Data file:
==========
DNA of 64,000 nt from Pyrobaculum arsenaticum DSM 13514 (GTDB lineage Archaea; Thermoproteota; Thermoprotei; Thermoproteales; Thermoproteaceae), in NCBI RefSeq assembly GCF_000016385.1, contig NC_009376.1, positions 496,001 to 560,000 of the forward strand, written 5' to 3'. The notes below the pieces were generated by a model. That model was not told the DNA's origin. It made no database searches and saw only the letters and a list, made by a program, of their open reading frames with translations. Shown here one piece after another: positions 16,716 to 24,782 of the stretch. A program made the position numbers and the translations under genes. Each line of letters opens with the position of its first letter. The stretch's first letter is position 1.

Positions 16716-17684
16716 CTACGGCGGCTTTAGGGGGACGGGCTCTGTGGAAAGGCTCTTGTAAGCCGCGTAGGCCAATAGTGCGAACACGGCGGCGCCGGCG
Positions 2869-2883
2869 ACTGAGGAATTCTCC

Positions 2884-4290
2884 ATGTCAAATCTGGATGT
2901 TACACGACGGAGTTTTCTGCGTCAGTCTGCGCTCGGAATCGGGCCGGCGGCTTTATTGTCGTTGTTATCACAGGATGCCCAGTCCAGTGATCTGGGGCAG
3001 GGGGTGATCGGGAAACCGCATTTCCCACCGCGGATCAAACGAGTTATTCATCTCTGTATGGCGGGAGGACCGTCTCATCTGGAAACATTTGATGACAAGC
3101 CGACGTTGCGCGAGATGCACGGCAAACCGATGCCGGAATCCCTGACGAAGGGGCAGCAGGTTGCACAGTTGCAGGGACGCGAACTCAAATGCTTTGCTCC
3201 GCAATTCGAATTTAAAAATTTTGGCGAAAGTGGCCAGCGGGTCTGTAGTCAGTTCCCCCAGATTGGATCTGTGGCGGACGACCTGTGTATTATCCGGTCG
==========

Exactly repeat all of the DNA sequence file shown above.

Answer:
DNA of 64,000 nt from Pyrobaculum arsenaticum DSM 13514 (GTDB lineage Archaea; Thermoproteota; Thermoprotei; Thermoproteales; Thermoproteaceae), in NCBI RefSeq assembly GCF_000016385.1, contig NC_009376.1, positions 496,001 to 560,000 of the forward strand, written 5' to 3'. The notes below the pieces were generated by a model. That model was not told the DNA's origin. It made no database searches and saw only the letters and a list, made by a program, of their open reading frames with translations. Shown here one piece after another: positions 16,716 to 24,782 of the stretch. A program made the position numbers and the translations under genes. Each line of letters opens with the position of its first letter. The stretch's first letter is position 1.

Positions 16716-17684
16716 CTACGGCGGCTTTAGGGGGACGGGCTCTGTGGAAAGGCTCTTGTAAGCCGCGTAGGCCAATAGTGCGAACACGGCGGCGCCGGCG
Positions 2869-2883
2869 ACTGAGGAATTCTCC

Positions 2884-4290
2884 ATGTCAAATCTGGATGT
2901 TACACGACGGAGTTTTCTGCGTCAGTCTGCGCTCGGAATCGGGCCGGCGGCTTTATTGTCGTTGTTATCACAGGATGCCCAGTCCAGTGATCTGGGGCAG
3001 GGGGTGATCGGGAAACCGCATTTCCCACCGCGGATCAAACGAGTTATTCATCTCTGTATGGCGGGAGGACCGTCTCATCTGGAAACATTTGATGACAAGC
3101 CGACGTTGCGCGAGATGCACGGCAAACCGATGCCGGAATCCCTGACGAAGGGGCAGCAGGTTGCACAGTTGCAGGGACGCGAACTCAAATGCTTTGCTCC
3201 GCAATTCGAATTTAAAAATTTTGGCGAAAGTGGCCAGCGGGTCTGTAGTCAGTTCCCCCAGATTGGATCTGTGGCGGACGACCTGTGTATTATCCGGTCG